Going “Stealth”: Executive Compensation in Chapter 11 After Dana

A rose by any other name may still smell as sweet, but execs at Dana
Corp. recently discovered that calling executive compensation by
another name did not pass the smell test in court. S.D.N.Y. Bankruptcy
Judge Burton Lifland recently denied Dana's proposed executive
compensation package as contrary to the provisions of the Bankruptcy
Code. [1]  Nearly one year after BAPCPA, has the Dana case finally ushered in a new approach to evaluating executive compensation plans, as envisioned by Congress?

Executive Compensation After BAPCPA

The Bankruptcy Abuse Prevention and Consumer Protection Act, enacted
last October, added some severe restrictions on the ability of Chapter
11 debtors to adopt so-called "pay to stay" executive compensation
plans. [2]

New Code section 503(c) establishes the guidelines for insider
retention, bonus, and severance plans, also known as KERPS. [3] Under
the new evidentiary standards,the Code bars bonuses to corporate
insiders as an inducement to stay with the company unless the Debtor
can show that the executive had a "bona fide job offer from another
business at the same or greater rate of compensation." [4] Furthermore,
the services provided must be "essential to the survival" of the
reorganized business. [5]  Finally, the Code caps the pay-scale ratio
so that no transfer to an insider may be greater than "10 times the
amount of the mean transfer or obligation of a similar kind given to
nonmanagement employees for any purpose during the calendar year" or if
no such transfer was made, then no greater than 25 percent of the
amount of any similar transfer or obligation made to the insider during
the prior calendar year. [6]

The Code also places restrictions on so-called "golden parachute"
severance packages, by restricting severance payments to insiders. No
severance payments are permitted unless "the payment is part of a
program that is generally applicable to all full-time employees" [7]
and the "amount of the payment is not greater than 10 times the amount
of the mean severance pay given to nonmanagement employees during the
calendar year in which the payment is made." [8]

As a final catch-all, the Code also prohibits "other transfers or
obligations that are outside the ordinary course of business and not
justified by the facts and circumstances of the case, including
transfers made to, or obligations incurred for the benefit of,
officers, managers, or consultants hired after the date of the filing
of the petition." [9]

Stealth Compensation in Bankruptcy

A current trend is for companies to assign signing bonuses,
retirement benefits, death retention bonuses, options reloads, and
consulting payments to avoid the Code requirements that are applicable
to traditional compensation packages. [10]

Dana Corp. modeled compensation for its top six executives after a similar plan approved by Judge Lifland in In re Calpine.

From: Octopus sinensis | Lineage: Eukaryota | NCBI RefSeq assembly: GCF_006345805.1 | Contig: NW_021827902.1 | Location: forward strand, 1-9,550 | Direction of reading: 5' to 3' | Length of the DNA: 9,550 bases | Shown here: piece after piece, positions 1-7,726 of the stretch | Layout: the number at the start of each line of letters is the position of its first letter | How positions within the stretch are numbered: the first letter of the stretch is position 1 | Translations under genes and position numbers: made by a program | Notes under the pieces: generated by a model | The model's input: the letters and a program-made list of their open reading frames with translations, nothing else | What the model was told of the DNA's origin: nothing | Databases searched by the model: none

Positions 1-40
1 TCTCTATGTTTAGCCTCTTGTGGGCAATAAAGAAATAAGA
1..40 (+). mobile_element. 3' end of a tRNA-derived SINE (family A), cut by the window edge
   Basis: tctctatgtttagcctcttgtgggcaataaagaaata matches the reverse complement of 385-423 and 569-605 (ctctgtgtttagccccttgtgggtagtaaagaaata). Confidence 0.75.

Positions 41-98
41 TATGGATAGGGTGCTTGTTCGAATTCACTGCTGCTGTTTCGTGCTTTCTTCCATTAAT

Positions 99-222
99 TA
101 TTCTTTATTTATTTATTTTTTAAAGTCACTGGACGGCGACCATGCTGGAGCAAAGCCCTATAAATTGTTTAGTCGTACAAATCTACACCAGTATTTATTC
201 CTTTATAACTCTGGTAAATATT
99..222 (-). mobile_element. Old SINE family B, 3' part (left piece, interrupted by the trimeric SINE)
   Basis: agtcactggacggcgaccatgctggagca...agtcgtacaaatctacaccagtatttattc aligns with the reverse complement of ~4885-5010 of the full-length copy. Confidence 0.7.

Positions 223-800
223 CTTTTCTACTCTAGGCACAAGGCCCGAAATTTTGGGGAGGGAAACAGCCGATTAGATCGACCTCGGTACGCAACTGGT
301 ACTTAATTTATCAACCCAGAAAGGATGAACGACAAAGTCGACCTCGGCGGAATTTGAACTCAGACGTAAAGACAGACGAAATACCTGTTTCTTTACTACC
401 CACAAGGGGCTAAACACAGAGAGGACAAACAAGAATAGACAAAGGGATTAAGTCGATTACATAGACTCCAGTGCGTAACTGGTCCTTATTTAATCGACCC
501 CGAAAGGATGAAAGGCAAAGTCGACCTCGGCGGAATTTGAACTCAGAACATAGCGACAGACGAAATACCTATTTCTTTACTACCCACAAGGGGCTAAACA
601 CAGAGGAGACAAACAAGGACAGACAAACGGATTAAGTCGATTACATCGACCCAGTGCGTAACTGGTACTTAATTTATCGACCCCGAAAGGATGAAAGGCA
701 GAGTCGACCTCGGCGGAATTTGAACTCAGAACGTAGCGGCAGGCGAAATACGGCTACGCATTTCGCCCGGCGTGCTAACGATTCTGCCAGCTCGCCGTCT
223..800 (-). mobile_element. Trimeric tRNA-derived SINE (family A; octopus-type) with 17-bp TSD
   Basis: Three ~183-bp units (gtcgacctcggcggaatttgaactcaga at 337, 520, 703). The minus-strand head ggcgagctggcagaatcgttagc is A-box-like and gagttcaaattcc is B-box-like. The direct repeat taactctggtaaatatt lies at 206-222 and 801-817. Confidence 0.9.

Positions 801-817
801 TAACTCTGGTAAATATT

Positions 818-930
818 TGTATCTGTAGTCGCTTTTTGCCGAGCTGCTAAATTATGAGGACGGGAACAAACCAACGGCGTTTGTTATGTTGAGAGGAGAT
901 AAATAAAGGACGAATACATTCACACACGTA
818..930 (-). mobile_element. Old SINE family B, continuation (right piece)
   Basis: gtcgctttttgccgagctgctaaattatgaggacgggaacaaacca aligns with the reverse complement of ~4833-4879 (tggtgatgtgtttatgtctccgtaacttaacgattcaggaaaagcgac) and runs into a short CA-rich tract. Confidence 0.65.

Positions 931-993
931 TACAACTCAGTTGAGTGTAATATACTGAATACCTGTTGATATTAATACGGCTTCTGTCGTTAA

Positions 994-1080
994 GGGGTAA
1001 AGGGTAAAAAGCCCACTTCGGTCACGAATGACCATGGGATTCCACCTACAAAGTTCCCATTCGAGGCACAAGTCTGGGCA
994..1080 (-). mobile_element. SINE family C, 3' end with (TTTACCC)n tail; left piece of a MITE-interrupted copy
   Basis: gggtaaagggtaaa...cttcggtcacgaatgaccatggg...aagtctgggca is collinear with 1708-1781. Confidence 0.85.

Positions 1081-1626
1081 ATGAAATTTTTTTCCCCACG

[11] Unlike in Calpine, however, Dana's compensation package was
vigorously opposed by the U.S. Trustee, the Justice Department, unions,
and creditors as a violation of § 503(c).

From the bench, Judge Lifland ruled that "this compensation scheme walks like, talks like, and is a KERP." [12]

Professor Lawless makes a compelling argument that while
appropriate, Judge Lifland's ruling really doesn't align with the
intent of Congress: "The statute does not reach things that walk like,
talk like, and look like KERPs. Rather, it reaches payments "for the
purpose of inducing [a corporate insider] to remain with the debtor's
business."" [13]


[1] Order, In re Dana Corp., 2006 WL 2563458 (Bankr. S.D.N.Y. Sept. 5, 2006), available at http://www.bankruptcylitigationblog.com/Ruling.pdf.

[2] Bankruptcy Abuse Prevention and Consumer Protection Act, Pub. L. 109-8, 2006 (codified at 11 U.S.C. § 101 et seq.).

[3] See 11 U.S.C. § 503(c)

[4] 11 U.S.C. § 503(c)(1)(A)

[5] 11 U.S.C. § 503(c)(1)(B)

[6] 11 U.S.C. § 503(c)(1)(C)

[7] 11 U.S.C. § 503(c)(2)(A)

[8] 11 U.S.C. § 503(c)(2)(B)

[9] 11 U.S.C. § 503(c)(3)

[10] See, e.g., Lucian Bebchuck and Jesse Freid, Pay Without Performance: The Unfulfilled Promise of Executive Compensation (Harvard Univ. Press 2004). Preface and Introduction available at http://papers.ssrn.com/sol3/papers.cfm?abstract_id=537783. See also Doris Burke and Julie Schlosser, CEO Pensions: The Latest Way to Hide Millions, CNNMONEY.com, Apr. 28, 2003, http://money.cnn.com/magazines/fortune/fortune_archive/2003/04/28/341732/.

[11] Order, In re Calpine Corp., No. 05-60200 (S.D.N.Y. May 15, 2006), available at http://www.bankruptcylitigationblog.com/calpine%20order%20approving%20incentive%20plan.pdf. For an excellent comparison of the Dana and Calpine compensation plans, see Steve Jakubowski, Duck Soup: NY Judge Nixes Dana Corp's "Incentive" Plan for its Top Six Executives (Sept. 8, 2006), http://www.bankruptcylitigationblog.com/archives/bankruptcy-in-the-news-duck-soup-nys-judge-burton-lifland-nixes-dana-corps-incentive-plan-for-its-top-six-executives.html.

[12] Order, In re Dana Corp., 2006 WL 2563458 (Bankr. S.D.N.Y. Sept. 5, 2006), available at http://www.bankruptcylitigationblog.com/Ruling.pdf.

[13] Robert Lawless, Lifland Rules, Credit Slips, Sept. 6, 2006, http://www.creditslips.org/creditslips/2006/09/lifland_rules.html.